Jon Hopkins on euphoria, transcendence, and the contrast of feeling

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Jon Hopkins on euphoria, transcendence, and the contrast of feeling


Jon Hopkins has been a figure of curiosity in electronic music since the turn of the century. The former Brian Eno protégé spent the 2000s moving between outsider ambient solo records, producing for the likes of Coldplay and working on film soundtracks. But while music has long been his primary vocation, the UK producer wasn’t one of the scene’s heavy-hitters until quite recently.

The change came in 2013 with the release of Hopkins’ breakthrough solo LP, Immunity. A deeper and more muscular collection of sounds than his first three records, the critically-celebrated recordbrought in stacks of new followers and led to festival headline sets, collaborations with Purity Ring and a Hopkins-helmed LateNightTales compilation album.

It also afforded Hopkins an enhanced degree of freedom when working on the follow-up album, Singularity, which debuts in early May.

“Every day when I was writing this record I was arriving in the studio thinking, ‘I can’t actually believe that this is my job,’” he says. “It’s what I’m supposed to be doing, sitting here making music that’s making me really happy.”

Singularity is designed to map out a psychedelic experience, inspired in part by Hopkins’ transcendental meditation practice and a year spent wigging out in the Californian desert. A continuous drone note connects the album’s nine tracks, and Hopkins encourages listeners to experience the record all in one sitting, shutting out other sensory phenomena.

“That suggestion is there for people who want to experience it to the maximum,” he says. “It is an experience. I put so much thought into the sequencing within songs themselves and how songs link into other songs.”

Contrast is key to the album’s stylistic agenda. For example, the album-opening title track ‘Singularity’ ends with an extremely heavy section that destroys itself with distortion, before flowing into the peaceful arpeggios and piano of ‘Emerald Rush’.

“On this album, there’s more euphoric stuff than I’ve done before,” says Hopkins. “That can be felt in the quiet moments as well as the extremely loud moments. I love the contrast. Contrast is what it’s really all about – the tension between those two elements.”

At the same time, he knows it’s important for people to enjoy the tracks individually. “I’ve even made short edits of the singles. I see them more as a showcase for the rest of the record,” he says. “If I insist on everything being left at 11 minutes or six minutes or whatever then you’re limiting how far and wide you can broadcast the messages and the music.”

Hopkins clearly wants his music shared with a wide audience – he wouldn’t put so much effort into packaging it for release and promoting it otherwise. But with an average track length of roughly eight minutes, Singularity isn’t vying for commercial domination. It’s not inaccessible, though.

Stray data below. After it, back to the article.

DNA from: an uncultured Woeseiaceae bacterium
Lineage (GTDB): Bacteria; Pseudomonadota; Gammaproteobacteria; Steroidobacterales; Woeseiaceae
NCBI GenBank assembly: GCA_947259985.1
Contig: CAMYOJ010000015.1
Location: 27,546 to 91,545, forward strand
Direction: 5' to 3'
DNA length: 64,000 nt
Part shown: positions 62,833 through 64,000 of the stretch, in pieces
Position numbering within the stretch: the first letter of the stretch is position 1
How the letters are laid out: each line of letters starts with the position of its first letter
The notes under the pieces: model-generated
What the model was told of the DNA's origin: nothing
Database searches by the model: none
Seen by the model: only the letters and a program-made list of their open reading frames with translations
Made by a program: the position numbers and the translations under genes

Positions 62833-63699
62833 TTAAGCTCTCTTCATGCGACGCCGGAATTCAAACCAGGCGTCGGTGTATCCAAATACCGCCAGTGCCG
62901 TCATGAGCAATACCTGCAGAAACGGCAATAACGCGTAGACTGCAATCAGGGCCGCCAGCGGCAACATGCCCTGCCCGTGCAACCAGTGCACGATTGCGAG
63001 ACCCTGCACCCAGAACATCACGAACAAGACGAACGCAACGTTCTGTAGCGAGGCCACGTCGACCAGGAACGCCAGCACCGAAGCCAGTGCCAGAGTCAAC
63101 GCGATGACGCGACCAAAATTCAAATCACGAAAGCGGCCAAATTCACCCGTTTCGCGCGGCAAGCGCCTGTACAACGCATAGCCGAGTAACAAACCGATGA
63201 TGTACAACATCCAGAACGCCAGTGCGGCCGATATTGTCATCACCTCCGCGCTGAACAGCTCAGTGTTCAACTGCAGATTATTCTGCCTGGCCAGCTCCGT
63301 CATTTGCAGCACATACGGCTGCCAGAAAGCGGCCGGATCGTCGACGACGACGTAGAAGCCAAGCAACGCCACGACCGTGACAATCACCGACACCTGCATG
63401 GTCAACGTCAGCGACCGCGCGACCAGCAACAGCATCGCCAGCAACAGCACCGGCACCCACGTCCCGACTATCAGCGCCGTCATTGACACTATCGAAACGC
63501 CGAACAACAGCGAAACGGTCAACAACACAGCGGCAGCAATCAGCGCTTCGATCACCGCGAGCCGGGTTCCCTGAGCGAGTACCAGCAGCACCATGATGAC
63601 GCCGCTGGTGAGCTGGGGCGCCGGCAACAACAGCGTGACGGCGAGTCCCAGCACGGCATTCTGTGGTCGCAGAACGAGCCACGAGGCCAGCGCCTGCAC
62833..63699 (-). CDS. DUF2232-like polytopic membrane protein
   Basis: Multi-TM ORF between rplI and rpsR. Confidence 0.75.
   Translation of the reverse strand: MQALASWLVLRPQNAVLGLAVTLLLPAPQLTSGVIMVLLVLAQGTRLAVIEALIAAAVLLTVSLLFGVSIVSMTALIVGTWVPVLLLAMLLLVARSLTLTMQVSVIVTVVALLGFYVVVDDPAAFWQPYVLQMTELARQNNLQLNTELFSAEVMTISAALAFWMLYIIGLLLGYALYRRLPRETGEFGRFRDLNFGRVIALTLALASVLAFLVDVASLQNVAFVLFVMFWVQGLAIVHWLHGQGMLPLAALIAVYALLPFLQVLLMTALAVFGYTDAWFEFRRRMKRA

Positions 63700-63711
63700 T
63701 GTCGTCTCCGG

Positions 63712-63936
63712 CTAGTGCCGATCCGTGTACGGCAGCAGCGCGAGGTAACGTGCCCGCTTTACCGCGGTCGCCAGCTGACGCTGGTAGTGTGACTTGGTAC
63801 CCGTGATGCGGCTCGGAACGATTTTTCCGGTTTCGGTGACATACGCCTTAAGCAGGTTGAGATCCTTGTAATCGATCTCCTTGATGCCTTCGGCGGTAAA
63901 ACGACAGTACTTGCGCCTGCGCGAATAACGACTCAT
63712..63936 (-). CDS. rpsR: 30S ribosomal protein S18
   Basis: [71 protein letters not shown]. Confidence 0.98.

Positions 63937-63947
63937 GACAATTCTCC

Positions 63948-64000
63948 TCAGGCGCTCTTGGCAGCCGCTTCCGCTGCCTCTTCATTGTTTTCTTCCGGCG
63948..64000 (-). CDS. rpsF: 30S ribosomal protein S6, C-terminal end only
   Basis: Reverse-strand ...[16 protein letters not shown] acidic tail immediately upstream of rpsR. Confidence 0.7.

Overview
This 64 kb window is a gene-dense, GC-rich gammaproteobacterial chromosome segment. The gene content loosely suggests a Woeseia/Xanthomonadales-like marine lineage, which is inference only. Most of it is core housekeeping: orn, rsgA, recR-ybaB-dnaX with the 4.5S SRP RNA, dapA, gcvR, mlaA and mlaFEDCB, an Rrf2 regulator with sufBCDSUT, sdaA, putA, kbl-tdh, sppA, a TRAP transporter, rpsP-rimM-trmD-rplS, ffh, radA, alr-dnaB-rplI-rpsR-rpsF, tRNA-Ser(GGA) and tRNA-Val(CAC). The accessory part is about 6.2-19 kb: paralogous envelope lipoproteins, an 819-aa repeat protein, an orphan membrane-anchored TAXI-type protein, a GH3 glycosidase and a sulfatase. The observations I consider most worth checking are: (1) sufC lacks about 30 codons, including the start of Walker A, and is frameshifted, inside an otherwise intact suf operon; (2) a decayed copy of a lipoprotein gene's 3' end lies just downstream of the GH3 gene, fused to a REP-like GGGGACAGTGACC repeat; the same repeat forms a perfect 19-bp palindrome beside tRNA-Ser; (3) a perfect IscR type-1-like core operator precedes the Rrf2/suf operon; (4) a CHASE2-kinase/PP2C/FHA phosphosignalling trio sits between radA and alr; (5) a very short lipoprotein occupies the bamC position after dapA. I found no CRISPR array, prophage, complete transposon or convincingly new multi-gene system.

“Half of Singularity is quite upbeat and crowd friendly, more rave-y,” he says. “That element is informed a lot by my experiences touring the last record and that shared euphoria you can get in a gig situation. But then there’s also the more meditative side of the record. It’s not that it’s more personal, but it’s just a different side of me. It’s not so much about those road experiences and the communal side.”

Fans come to Jon Hopkins’ records looking for a range of different stimuli. There are those who appreciate the heavier techno songs, while others are lured in by the melancholic minimalist tracks. But while Singularity is built around a variety of dynamic contrasts, an overarching sensibility ties it all together.

“There’s more in common between the quietest tracks and the loudest tracks than is apparent,” Hopkins says. “Sonically, there’s obviously a massive difference, but emotionally I think all the tracks I do are an attempt to transmit the same kind of feelings, some kind of transcendence.”

Hopkins has experimented with a variety of genres and working methods in his career – producing Coldplay and King Creosote, playing as a session musician, collaborating with Brian Eno and Leo Abrahams, DJing and remixing, and scoring films. But the purest representation of his artistic ambitions is seen in his five solo albums.

“I’ve enjoyed all of the other work I’ve done, but nothing comes close to the albums. That is the time when I feel like I can actually progress as a musician. The melodic side comes quite quickly to me, but the sonic side is what I like to put in loads of time on. When you’re doing a film score and you’re writing 29 pieces to cover two hours and you’re doing all that in the space of two or three months, there’s no time to sit there fiddling around one sound for a week.    

“When I wrote ‘Neon Pattern Drum’, the third track on this record, that opening sound that’s quite unusual was the result of a lot of experimentation. I feel very lucky being supported and having the time to do this, being left alone to do it. So I feel like it’d be rude of me to not work as hard as I can and try to make it interesting.

“People’s tastes and interests will ebb and flow, but no one can ever stop you writing the stuff you want to write. Particularly with the technology now, it’s quite a beautiful thing to be able to sit there and fully realise a piece of music.”